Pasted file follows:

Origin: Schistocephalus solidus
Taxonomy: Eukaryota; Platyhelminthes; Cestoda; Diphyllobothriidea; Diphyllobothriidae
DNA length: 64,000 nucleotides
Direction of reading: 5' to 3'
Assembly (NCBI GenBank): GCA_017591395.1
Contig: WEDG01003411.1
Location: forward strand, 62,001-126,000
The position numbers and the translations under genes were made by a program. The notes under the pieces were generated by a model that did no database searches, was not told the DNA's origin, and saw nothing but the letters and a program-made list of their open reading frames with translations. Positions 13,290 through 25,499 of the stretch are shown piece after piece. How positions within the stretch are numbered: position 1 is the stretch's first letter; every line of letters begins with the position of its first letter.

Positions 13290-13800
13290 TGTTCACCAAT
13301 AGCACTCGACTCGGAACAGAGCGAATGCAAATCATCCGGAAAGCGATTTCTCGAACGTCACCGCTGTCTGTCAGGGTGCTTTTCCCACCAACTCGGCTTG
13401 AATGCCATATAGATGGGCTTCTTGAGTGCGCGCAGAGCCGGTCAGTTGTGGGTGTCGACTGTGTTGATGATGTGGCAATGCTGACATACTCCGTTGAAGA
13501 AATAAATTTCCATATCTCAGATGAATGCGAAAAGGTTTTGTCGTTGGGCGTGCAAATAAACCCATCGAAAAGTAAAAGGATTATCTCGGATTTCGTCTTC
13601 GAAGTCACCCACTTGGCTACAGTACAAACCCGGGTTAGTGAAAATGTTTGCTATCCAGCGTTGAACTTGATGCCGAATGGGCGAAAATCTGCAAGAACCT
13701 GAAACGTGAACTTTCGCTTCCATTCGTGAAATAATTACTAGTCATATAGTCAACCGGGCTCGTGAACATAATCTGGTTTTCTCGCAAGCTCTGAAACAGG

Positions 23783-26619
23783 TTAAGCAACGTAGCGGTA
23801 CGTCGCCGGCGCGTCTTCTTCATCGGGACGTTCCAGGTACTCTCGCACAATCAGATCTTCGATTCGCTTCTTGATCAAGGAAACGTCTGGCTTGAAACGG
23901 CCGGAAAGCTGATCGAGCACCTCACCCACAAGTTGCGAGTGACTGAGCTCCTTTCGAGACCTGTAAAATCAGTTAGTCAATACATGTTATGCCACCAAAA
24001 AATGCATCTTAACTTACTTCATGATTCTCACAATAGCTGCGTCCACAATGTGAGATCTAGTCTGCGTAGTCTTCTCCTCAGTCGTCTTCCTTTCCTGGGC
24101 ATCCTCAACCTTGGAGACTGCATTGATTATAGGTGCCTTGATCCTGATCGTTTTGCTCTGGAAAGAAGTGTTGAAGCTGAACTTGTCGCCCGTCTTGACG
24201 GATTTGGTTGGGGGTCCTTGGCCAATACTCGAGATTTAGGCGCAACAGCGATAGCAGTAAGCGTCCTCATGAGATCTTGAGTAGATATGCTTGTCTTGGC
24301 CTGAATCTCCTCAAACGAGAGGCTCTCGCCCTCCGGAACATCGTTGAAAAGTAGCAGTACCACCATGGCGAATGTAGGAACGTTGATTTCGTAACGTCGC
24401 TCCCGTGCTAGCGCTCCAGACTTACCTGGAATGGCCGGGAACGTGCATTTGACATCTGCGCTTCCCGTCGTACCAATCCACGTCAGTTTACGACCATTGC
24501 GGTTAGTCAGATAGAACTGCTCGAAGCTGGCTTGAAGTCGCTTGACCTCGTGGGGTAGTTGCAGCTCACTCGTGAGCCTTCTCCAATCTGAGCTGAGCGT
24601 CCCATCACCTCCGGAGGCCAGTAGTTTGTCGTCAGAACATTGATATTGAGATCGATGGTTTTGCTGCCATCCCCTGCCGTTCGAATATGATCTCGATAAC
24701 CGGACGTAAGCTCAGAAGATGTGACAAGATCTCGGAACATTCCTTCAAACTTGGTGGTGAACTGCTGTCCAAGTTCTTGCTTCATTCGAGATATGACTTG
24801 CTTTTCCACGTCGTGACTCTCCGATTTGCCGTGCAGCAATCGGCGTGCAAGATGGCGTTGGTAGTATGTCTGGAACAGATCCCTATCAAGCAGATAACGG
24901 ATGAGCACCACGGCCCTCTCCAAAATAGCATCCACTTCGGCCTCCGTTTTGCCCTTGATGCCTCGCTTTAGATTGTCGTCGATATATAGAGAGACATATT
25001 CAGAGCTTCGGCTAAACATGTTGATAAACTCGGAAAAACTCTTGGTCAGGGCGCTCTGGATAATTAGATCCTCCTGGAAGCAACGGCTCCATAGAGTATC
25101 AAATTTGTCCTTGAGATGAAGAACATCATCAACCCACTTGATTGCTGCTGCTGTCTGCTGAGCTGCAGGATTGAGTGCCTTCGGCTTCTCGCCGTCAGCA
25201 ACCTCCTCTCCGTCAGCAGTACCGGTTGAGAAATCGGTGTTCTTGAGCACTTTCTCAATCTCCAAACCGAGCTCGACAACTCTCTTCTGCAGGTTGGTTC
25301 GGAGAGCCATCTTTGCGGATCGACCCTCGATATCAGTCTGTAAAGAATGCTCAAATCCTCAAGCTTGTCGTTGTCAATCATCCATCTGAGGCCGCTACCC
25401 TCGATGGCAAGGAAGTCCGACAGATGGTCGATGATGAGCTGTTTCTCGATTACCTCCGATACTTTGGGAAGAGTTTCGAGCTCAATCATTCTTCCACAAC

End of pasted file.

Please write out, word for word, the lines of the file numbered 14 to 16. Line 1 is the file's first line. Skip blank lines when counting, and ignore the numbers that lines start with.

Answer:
13601 GAAGTCACCCACTTGGCTACAGTACAAACCCGGGTTAGTGAAAATGTTTGCTATCCAGCGTTGAACTTGATGCCGAATGGGCGAAAATCTGCAAGAACCT
13701 GAAACGTGAACTTTCGCTTCCATTCGTGAAATAATTACTAGTCATATAGTCAACCGGGCTCGTGAACATAATCTGGTTTTCTCGCAAGCTCTGAAACAGG

Positions 23783-26619